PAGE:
Barack Obama and Mike Huckabee scored impressive victories in their respective parties' caucuses in Iowa tonight.
According to the Iowa Democratic party calculations, Obama was leading both Hillary Clinton and John Edwards with 38% percent of the likely convention delegates, with nearly all of the precincts reporting.
The two wins scramble the presidential contest in both parties. On the Democratic side, Obama now becomes the frontrunner going into New Hampshire. Clinton's loss raises the stakes for her in the Granite State, where she holds a slim lead in the polls. And the results throw a dark shadow over the campaign of Edwards, who has never had the strength in New England that he had on the prairie.
The Republican race, meanwhile, is again thrown into a cocked hat. Relying on a deep well of support among evangelical voters and Iowa home schoolers, Huckabee's win shakes up the GOP contest once more, setting up an unexpected three-way race in New Hampshire between Huckabee, Romney and former Arizona Senator John McCain, with libertarian Ron Paul and former New York Mayor Rudy Giuliani bringing up the rear.
But the Reagan coalition is in danger of splintering among economic, religious and national security conservatives and there is no sign yet that anyone can emerge quickly to patch the pieces together. Tonight, McCain campaign officials were exalting Huckabee's win, because it takes a piece out of Romney as they all head to New Hampshire. "What had to happen tonight happened," said one McCain hand.
Romney told Fox news just before 9 p.m. Eastern time, "Congratulations on the first round to Mike, and we will go on to New Hampshire."
In a very few weeks, Huckabee overcame steep odds with an unusual combination of down-home charm, a ready sense of humor and a fervent faith borne of his roots as a Baptist preacher. He surprised the Republican field with his ease on the stump and took several unorthodox positions on the Iraq war, on taxes and on immigration. In a field that wasn't high on personality, Huckabee was likeable. Noted McCain adviser Mark McKinnon: "Any time I hear two campaigns arguing on Election Day between passion and organization, passion always wins."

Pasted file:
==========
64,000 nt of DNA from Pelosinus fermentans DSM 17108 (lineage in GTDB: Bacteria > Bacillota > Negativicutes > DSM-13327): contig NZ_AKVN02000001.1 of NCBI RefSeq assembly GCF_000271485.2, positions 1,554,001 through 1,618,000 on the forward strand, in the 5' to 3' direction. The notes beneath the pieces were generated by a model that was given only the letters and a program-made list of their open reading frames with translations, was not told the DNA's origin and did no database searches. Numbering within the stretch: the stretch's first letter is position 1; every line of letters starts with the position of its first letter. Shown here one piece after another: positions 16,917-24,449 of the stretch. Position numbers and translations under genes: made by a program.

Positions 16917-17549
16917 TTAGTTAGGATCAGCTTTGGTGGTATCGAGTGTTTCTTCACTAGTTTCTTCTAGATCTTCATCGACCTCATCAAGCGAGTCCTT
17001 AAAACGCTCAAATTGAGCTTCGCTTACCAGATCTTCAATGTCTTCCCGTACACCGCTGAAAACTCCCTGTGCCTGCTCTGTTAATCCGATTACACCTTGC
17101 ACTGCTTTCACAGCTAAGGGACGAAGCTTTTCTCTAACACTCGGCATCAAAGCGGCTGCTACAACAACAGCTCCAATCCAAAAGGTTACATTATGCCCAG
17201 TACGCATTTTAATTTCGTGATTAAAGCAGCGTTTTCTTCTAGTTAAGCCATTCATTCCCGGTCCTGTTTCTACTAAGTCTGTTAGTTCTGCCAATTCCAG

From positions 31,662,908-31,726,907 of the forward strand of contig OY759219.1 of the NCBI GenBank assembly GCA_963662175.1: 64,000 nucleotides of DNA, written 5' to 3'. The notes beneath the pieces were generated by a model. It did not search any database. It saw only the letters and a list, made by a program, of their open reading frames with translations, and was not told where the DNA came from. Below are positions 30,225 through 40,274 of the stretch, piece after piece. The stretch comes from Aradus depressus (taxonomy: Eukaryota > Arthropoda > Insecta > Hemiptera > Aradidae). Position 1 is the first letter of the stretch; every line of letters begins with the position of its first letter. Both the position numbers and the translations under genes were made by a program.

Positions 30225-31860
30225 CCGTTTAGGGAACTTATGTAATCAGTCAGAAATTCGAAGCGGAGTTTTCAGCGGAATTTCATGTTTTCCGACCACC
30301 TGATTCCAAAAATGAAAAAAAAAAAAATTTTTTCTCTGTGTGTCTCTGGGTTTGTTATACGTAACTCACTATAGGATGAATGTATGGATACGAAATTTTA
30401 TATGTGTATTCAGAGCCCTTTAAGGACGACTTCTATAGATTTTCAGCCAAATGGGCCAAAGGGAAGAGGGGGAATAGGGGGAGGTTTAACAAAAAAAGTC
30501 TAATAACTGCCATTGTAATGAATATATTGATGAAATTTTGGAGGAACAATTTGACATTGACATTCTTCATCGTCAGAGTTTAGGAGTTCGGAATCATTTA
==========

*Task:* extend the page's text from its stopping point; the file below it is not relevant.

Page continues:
Outspent nearly 20 to one, Huckabee told his supporters at a celebration in Des Moines that the results proved that "people are more important than the purse...Tonight what we have seen is a new day in American politics. It starts here in Iowa but it doesn't end here. It goes all the way through the other states and ends at 1600 Pennsylvania Avenue one year from now."
Though Clinton did well among women and senior citizens, Obama's win was wide and deep. He did unusually well in the college towns of Ames, Iowa City and Grinnell as well as the labor bastion of Blackhawk county. Meanwhile, in Des Moines, teenagers in cars "scooped the loop" along the downtown streets and yelled Obama's name "Whoohoo! Obama! Fired up!" in the icy night air.
David Axelrod, Obama's top campaign strategist, summed up the night this way: "Barack Obama brought so many new supporters to this cause, independents, some Republicans, young people...this is what this party has to do in November."
In some ways the story of Obama's victory was written in the turnout numbers. Democratic party officials said that turnout exceeded 218,000, a jump of nearly 100,000 or nearly 80% over 2004. A variety of precincts sites around Des Moines reported turnout two or three times the norm, with some would-be caucusers being turned away or precinct captains running out of registration forms. Obama's supporters swamped some sites.
In a driving and impassioned speech, in which he did not congratulate Obama, Edwards told his supporters that "when we speak up against corporate greed and for the 37 million Americans who have no health insurance....America is a better place, it says something about who we are. What began tonight in the heartland of America... is that we are better than this, we are going to bring the change that this country needs."
Clinton congratulated Obama and Edwards on their showing in Iowa and vowed to take her campaign to New Hampshire. Calling the evening a big win for all Democrats, Clinton said, "I am so ready for the rest of this campaign...We have a long way to go, but I am optimistic about this campaign and more importantly about the future of this country."
And in a remarkable tableau late Thursday night, an African American stood in front of hundreds of screaming white middle Americans and delivered a speech that lifted its leitmotifs from great speeches of the past. "On this January night," said Obama, "at this defining moment in history, you have done what the cynics said we couldn't do. You have done what the state of New Hampshire can do in five days. You have done what America can do in this new year, 2008. In lines that stretched around schools and churches, in small towns and big cities, you came together...to say we are one nation and we are one people and our time for change has come."
With reporting by Ana Marie Cox, Joe Klein, Michael Scherer and Amy Sullivan/Des Moines